Author: George Shand, final year medical student, University of Auckland. Chief Editor: Dr Amanda Oakley, Dermatologist, Hamilton, New Zealand, August 2015.

What is afamelanotide?

Afamelanotide (SCENESSE®, Clinuvel Pharmaceuticals) is a potent alpha-melanocyte-stimulating hormone analogue, which stimulates the production of eumelanin in the skin. This injectable synthetic melanotropic peptide is also known as Melanotan I.

Eumelanin is a form of melanin, the tanning pigment in the skin. Production of melanin is usually stimulated by exposure to the ultraviolet (UV) radiation component of sunlight.

What skin conditions respond to afamelanotide?

Afamelanotide is registered to treat erythropoietic protoporphyria. It has been reported to be of benefit to patients with:

Erythropoietic protoporphyria

Erythropoietic protoporphyria is a rare, inherited disorder of metabolism typically manifesting in early childhood as painful photosensitivity. One to 20 minutes after sun exposure, patients experience burning pain on exposed skin, usually hands and face, followed by swelling and redness. The fear of this pain can have a major effect on quality of life including work and recreational opportunities.

Afamelanotide has been shown through Phase III studies to decrease phototoxic reactions and recovery time in patients with erythropoietic protoporphyria. Afamelanotide was first used for treatment of erythropoietic protoporphyria in Italy and Switzerland in 2007.

Solar urticaria

Solar urticaria is a rare form of chronic physical or inducible urticaria characterized by itch, weal and flare within minutes of sunlight exposure. The use of afamelanotide has been shown under experimental conditions to reduce weal formation secondary to increased melanisation.


Vitiligo is a disorder characterised by white patches of skin due to selective loss of epidermal melanocytes. UVB phototherapy is a cornerstone of vitiligo management; however repigmentation has been shown to be faster and superior when phototherapy is used in conjunction with afamelanotide.

Hailey-Hailey disease

Afamelanotide was prescribed to 2 patients with Hailey-Hailey disease (benign familial pemphigus) resulting in remission.

Does afamelanotide work as a sunscreen?

The use of afamelanotide has been associated with a 50% decrease in epidermal sunburn cells, as well as a significant reduction in thymine dimer formation (part of the process by which UVB damages DNA). However, the marketers of afamelanotide do not recommend its use as a sunscreen or treatment of sunburn.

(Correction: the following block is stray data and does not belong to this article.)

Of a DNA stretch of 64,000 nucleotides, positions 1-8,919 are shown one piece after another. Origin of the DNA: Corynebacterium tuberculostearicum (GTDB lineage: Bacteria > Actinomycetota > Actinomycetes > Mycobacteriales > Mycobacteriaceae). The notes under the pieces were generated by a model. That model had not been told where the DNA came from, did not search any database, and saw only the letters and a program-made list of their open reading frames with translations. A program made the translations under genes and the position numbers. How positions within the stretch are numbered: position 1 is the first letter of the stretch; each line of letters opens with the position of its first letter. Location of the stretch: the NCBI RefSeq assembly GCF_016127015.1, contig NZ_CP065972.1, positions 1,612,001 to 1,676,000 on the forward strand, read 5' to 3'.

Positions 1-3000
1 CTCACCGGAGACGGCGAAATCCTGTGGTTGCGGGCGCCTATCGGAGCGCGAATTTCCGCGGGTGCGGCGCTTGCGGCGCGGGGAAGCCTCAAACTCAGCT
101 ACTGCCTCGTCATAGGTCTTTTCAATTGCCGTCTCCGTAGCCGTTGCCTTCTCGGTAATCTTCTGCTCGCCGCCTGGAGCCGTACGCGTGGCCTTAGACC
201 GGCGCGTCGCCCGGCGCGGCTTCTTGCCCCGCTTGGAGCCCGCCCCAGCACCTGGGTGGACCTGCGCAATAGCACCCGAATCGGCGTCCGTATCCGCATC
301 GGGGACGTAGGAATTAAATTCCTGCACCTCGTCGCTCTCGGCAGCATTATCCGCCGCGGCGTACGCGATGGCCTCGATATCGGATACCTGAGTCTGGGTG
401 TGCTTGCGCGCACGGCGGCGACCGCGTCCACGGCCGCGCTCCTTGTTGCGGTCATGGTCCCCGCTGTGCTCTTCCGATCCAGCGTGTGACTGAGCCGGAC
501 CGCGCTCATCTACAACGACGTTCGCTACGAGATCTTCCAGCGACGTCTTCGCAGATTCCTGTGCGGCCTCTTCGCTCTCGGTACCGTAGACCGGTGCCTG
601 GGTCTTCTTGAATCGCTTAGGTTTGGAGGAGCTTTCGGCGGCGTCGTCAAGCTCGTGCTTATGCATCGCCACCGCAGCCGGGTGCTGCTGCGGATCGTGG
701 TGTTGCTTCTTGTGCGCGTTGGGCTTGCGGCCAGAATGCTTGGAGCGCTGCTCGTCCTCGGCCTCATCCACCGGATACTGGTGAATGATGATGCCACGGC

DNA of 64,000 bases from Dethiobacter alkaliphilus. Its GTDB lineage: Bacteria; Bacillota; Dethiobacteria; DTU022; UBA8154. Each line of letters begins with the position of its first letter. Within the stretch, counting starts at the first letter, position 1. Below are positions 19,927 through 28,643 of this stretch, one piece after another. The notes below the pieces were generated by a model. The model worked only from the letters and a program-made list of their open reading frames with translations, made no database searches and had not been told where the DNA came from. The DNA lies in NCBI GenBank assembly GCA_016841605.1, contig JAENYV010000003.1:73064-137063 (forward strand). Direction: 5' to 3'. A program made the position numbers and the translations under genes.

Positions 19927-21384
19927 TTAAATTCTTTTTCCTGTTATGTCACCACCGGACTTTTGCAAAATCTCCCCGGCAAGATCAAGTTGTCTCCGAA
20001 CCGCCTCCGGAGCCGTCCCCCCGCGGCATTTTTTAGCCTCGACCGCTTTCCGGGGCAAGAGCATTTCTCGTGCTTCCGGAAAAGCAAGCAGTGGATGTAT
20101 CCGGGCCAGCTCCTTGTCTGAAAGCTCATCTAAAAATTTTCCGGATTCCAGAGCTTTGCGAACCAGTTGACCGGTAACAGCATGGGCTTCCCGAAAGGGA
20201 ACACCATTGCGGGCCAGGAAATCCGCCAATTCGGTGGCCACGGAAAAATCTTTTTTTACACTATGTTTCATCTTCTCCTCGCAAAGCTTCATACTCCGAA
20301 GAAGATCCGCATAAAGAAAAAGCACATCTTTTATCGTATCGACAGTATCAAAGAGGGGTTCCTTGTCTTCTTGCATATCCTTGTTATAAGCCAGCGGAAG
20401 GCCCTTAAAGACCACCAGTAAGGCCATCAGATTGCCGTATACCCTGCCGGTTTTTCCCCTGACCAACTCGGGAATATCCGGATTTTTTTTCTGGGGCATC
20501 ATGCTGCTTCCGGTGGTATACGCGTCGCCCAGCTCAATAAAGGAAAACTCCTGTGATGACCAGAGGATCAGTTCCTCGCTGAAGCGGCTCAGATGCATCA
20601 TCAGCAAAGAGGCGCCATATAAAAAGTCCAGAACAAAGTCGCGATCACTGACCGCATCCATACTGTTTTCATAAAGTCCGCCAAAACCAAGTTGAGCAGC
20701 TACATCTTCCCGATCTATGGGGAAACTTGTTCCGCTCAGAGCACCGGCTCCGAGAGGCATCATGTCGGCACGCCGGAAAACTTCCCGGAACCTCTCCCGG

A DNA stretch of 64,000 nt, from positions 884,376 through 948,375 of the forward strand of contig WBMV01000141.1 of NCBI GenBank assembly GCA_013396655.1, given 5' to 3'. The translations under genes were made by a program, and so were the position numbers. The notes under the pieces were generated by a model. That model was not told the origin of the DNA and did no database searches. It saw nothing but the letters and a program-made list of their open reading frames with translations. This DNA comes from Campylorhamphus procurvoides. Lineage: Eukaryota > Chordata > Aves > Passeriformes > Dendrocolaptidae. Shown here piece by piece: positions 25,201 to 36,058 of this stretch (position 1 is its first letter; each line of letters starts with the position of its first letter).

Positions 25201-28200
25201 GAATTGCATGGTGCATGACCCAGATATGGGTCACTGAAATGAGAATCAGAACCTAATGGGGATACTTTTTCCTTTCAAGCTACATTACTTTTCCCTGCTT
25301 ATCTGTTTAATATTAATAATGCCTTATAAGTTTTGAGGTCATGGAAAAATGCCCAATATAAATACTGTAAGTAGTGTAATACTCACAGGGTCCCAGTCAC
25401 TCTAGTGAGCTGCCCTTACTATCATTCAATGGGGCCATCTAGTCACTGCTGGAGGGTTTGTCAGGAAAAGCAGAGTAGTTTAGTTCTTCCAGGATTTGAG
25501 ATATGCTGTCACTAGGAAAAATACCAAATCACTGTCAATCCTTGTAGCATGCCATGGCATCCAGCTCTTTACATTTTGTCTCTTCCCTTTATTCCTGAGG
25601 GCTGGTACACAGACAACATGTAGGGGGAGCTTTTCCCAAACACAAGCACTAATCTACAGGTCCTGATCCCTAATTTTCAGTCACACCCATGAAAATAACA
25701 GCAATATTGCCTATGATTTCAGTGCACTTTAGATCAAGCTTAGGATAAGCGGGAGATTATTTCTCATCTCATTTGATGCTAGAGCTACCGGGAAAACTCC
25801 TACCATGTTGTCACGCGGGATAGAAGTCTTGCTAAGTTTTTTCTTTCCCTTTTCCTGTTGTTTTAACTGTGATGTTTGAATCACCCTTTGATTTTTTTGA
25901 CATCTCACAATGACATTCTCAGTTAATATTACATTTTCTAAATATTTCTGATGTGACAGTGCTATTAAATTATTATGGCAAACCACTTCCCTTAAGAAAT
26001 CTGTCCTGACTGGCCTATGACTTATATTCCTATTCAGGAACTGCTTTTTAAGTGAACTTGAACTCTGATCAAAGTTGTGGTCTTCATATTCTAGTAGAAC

Contraindications to afamelanotide

Because no data is available, contraindications to afamelanotides include:

How to take afamelanotide

Afamelanotide (Scenesse®) comes as a white rod approximately 1.7 cm in length and 1.5 mm in diameter. It contains 16 mg of afamelanotide and is administered under the skin, usually around your hip. It should be inserted by a specialist physician every 2 months, prior to and during increased sunlight exposure (eg summer). It is recommend to have three implants per year, with a maximum of four per year.

The patient is asked to wait for 30 minutes in case of allergic reaction to it.

Tests before/after starting afamelanotide

Tests before starting afamelanotide may include:

Additional tests may be necessary for those with heart or breathing problems, diabetes, Cushing disease, Addison disease, Peutz-Jeghers syndrome, epilepsy, anaemia or skin cancer.

Regular full-body skin examinations are recommended to monitor pigmented lesions and other skin abnormalities, especially in those with a personal history of skin cancer.

Side effects of afamelanotide

Few major side effects have been reported thus far.

There is no evidence that afamelanotide increases the risk of melanoma. The primary risk factor for melanoma is UVB irradiation. Eumelanin production reduces UVB skin penetration and scavenges free radicals, hence protecting the skin.

Drug interactions with afamelanotide

Due to the method of administration, patients taking blood thinning medication may experience bruising or bleeding at the site of implantation.

No specific drug interactions have been identified to date (2015).

Safety measures

Related information

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